Let’s Remember is an opportunity for those who watched relatively recent short-lived TV shows, as well as those who didn’t, to share their thoughts and memories, to help ensure that these shows aren’t forgotten. This month’s column examines Charlie Lawrence (CBS, 2003).
Title: Charlie Lawrence
Cast: Nathan Lane as Charlie Lawrence; Ted McGinley as Graydon Ford; Stephanie Faracy as Suzette Michaels; T.R. Knight as Ryan Lemming; and Laurie Metcalf as Sarah Dolecek
Air dates: June 15th, 2003 – June 22nd, 2003
Time slot: Sundays at 8:30PM ET
Episodes: 7 episodes (5 unaired)
From the official CBS website for Charlie Lawrence (via the Wayback Machine):
CHARLIE LAWRENCE is a new comedy series about a former TV star who has just been elected to his first term as a U.S. Congressman. Elected as a representative from New Mexico, Charlie (Nathan Lane) is a fish out of water in the political arena and in his new digs at the Watergate Complex. Charlie’s colorful, life-of-the-party personality contrasts sharply with his self-assured and overly pragmatic chief-of-staff Sarah Dolecek, played by multi-Emmy Award-winner Laurie Metcalf. His office manager, Suzette Michaels (Stephanie Faracy), is a besotted fan of Charlie’s, with an encyclopedic knowledge of his long-running series, “Do Unto Others,” in which he played an angel named “Guppy Sherman.” The befuddled young intern, Ryan Lemming (T.R. Knight), rounds out the office staff. And Charlie’s new neighbor and friend, Graydon Cord (Ted McGinley), is a member of the opposition party. So begins the second act of Charlie’s life, as he makes the transition from Hollywood to the House.
-CBS originally planned to air Charlie Lawrence as a mid-season replacement during the 2002-2003 season.
-In its two outings, Charlie Lawrence aired after repeats of Becker.
-After cancelling Charlie Lawrence, CBS filled the 8-9PM ET time slot with a mix of repeats, including CSI Miami, Becker, Without a Trace, and The CBS Sunday Movie.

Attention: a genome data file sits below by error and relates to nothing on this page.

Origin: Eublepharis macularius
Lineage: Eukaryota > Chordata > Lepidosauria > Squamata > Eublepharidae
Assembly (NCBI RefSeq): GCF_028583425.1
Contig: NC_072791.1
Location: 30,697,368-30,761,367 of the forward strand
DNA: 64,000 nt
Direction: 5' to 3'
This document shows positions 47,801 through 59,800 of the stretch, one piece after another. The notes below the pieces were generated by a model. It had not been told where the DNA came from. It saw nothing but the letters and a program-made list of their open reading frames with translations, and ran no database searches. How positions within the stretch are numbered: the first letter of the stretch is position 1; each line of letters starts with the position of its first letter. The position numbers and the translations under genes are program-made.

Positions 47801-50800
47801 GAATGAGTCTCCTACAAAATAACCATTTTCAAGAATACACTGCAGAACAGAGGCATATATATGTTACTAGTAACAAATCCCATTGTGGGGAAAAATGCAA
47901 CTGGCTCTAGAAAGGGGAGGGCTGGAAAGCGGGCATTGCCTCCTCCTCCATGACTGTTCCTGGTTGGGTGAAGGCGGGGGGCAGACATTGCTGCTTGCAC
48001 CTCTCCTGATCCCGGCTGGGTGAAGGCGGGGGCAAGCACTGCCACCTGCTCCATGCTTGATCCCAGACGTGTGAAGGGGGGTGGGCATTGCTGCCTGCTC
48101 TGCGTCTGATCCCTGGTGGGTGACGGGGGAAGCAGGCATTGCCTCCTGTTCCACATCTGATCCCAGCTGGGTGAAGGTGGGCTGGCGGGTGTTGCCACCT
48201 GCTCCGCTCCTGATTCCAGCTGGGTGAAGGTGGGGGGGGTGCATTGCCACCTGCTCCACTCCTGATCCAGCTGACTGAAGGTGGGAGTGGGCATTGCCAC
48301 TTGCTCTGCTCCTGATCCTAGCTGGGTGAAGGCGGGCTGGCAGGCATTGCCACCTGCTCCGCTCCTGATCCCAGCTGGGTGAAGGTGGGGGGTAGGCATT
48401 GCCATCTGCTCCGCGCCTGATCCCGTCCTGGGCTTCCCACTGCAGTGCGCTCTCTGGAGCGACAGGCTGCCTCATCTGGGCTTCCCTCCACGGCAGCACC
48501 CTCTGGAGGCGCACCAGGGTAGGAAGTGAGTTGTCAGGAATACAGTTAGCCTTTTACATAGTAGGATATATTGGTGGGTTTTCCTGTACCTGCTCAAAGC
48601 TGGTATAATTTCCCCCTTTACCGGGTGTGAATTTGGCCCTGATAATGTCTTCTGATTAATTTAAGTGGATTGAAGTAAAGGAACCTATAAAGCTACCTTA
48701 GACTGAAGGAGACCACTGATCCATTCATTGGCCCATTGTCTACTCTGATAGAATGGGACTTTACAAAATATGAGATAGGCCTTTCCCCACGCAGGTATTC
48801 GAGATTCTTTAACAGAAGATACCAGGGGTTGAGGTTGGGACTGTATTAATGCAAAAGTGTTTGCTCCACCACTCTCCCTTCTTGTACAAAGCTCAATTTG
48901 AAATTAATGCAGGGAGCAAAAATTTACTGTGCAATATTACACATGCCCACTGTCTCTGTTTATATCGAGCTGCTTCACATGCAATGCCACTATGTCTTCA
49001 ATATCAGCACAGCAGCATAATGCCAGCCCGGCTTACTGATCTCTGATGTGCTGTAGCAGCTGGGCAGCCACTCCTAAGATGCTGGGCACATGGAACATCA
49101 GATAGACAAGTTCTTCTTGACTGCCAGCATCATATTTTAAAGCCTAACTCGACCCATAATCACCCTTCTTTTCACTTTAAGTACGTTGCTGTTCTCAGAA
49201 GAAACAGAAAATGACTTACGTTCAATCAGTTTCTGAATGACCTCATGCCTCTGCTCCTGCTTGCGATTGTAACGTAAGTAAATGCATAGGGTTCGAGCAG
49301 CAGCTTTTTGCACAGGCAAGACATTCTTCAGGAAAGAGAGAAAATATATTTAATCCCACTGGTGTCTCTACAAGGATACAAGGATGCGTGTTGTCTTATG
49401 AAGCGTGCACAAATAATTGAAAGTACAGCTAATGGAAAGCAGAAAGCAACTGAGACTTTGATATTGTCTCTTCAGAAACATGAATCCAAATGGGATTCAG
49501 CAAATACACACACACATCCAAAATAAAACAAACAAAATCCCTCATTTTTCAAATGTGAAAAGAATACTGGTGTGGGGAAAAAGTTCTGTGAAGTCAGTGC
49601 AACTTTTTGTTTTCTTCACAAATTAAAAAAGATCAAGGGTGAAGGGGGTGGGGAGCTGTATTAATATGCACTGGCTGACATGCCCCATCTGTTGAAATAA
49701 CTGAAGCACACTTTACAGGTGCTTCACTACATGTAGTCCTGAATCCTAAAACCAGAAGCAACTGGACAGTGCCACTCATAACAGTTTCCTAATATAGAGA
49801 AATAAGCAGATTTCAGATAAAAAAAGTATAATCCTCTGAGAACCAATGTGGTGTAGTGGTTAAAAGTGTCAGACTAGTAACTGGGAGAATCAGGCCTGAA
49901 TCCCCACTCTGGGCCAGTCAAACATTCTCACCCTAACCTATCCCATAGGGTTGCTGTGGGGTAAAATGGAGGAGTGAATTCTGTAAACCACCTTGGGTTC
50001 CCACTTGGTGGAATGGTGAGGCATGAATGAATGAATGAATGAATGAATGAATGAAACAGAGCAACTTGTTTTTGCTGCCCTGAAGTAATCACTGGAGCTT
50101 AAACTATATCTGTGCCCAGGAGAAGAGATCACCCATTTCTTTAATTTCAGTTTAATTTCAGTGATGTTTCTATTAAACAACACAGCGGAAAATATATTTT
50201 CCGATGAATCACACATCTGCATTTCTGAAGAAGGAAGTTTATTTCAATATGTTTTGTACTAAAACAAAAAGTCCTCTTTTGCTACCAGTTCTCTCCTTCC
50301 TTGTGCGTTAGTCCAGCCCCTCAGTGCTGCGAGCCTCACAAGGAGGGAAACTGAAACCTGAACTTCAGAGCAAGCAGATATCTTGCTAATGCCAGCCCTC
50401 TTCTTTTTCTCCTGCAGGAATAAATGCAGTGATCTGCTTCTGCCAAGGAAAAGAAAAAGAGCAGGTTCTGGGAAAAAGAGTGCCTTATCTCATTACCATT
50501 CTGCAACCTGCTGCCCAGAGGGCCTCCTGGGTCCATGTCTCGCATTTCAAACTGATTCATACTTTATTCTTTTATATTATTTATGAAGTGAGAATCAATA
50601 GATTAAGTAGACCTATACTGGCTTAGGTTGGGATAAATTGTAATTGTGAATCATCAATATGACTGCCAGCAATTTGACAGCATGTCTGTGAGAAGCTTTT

TV Guide’s Take
Because the sitcom debuted during the summer, TV Guide never previewed Charlie Lawrence.
I recorded both episodes of Charlie Lawrence back in 2003. I dug out my VHS tape and watched them while working on this column. It’s not hard to see why CBS lost faith in the series. Judged solely on the two episodes that aired, the sitcom isn’t very good–or funny. Nathan Lane tries his best to elevate the material–as does Laurie Metcalfe–but it’s not enough.
Backstory and the need to introduce characters and set up future storylines bog down the series premiere. Charlie Lawrence is a former actor, best known for playing Guppy Sherman on the fictional Do Unto Others TV series (a comedic Touched by an Angel, apparently). Charlie is also openly gay. As New Mexico’s newest representative, he has his work cut out for him learning the ropes in Washington.
Charlie is a Democrat, although his political affiliation is never mentioned in the two episodes that aired. Obviously, the sitcom pokes fun at politics. Charlie botches his big swearing-in speech in the premiere. He worries about getting decent committee assignment in the second episode. But he does want to learn and do the best for his constituents. Summaries for the five unaired episodes can be found at TVGuide.com.
Both episodes struggle with the need to fit in not only references to Charlie’s past as an actor but also jokes about his sexuality.
Aside from Lane, the only member of the cast with a substantial role in either episode is Metcalfe. As Charlie’s chief of staff, she quickly but grudgingly realizes he’s more than just an actor pretending to be a politician. The remaining characters are little more than caricatures: Suzette Michaels is obsessed with Do Unto Others and shares too much personal information; Ryan Lemming is eager to please and easily overwhelmed; and Graydon Ford is a sexist but harmless politician.
Where to Watch
Nowhere. Charlie Lawrence is not available on DVD, Blu-ray, digital download, or streaming.
Hit the comments with your thoughts and memories to ensure Charlie Lawrence doesn’t slip into obscurity.